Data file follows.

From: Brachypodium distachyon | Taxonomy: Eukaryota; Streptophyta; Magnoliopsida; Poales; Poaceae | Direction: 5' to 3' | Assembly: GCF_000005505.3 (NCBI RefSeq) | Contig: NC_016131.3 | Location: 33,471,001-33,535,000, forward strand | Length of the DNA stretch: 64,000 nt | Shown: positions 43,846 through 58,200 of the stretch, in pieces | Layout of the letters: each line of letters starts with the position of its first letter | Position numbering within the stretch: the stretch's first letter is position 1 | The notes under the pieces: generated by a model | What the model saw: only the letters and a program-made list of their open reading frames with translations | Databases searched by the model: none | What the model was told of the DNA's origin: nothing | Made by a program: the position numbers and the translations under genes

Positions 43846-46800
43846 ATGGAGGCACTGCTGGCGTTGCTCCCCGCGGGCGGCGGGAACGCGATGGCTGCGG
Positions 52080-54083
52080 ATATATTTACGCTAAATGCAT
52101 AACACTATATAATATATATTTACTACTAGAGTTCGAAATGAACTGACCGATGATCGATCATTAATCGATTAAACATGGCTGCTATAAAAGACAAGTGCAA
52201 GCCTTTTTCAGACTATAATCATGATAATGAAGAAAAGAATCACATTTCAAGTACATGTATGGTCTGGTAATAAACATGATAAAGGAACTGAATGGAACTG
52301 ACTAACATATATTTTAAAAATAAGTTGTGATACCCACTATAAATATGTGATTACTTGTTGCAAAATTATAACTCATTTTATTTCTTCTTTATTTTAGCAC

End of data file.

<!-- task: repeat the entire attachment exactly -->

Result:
From: Brachypodium distachyon | Taxonomy: Eukaryota; Streptophyta; Magnoliopsida; Poales; Poaceae | Direction: 5' to 3' | Assembly: GCF_000005505.3 (NCBI RefSeq) | Contig: NC_016131.3 | Location: 33,471,001-33,535,000, forward strand | Length of the DNA stretch: 64,000 nt | Shown: positions 43,846 through 58,200 of the stretch, in pieces | Layout of the letters: each line of letters starts with the position of its first letter | Position numbering within the stretch: the stretch's first letter is position 1 | The notes under the pieces: generated by a model | What the model saw: only the letters and a program-made list of their open reading frames with translations | Databases searched by the model: none | What the model was told of the DNA's origin: nothing | Made by a program: the position numbers and the translations under genes

Positions 43846-46800
43846 ATGGAGGCACTGCTGGCGTTGCTCCCCGCGGGCGGCGGGAACGCGATGGCTGCGG
Positions 52080-54083
52080 ATATATTTACGCTAAATGCAT
52101 AACACTATATAATATATATTTACTACTAGAGTTCGAAATGAACTGACCGATGATCGATCATTAATCGATTAAACATGGCTGCTATAAAAGACAAGTGCAA
52201 GCCTTTTTCAGACTATAATCATGATAATGAAGAAAAGAATCACATTTCAAGTACATGTATGGTCTGGTAATAAACATGATAAAGGAACTGAATGGAACTG
52301 ACTAACATATATTTTAAAAATAAGTTGTGATACCCACTATAAATATGTGATTACTTGTTGCAAAATTATAACTCATTTTATTTCTTCTTTATTTTAGCAC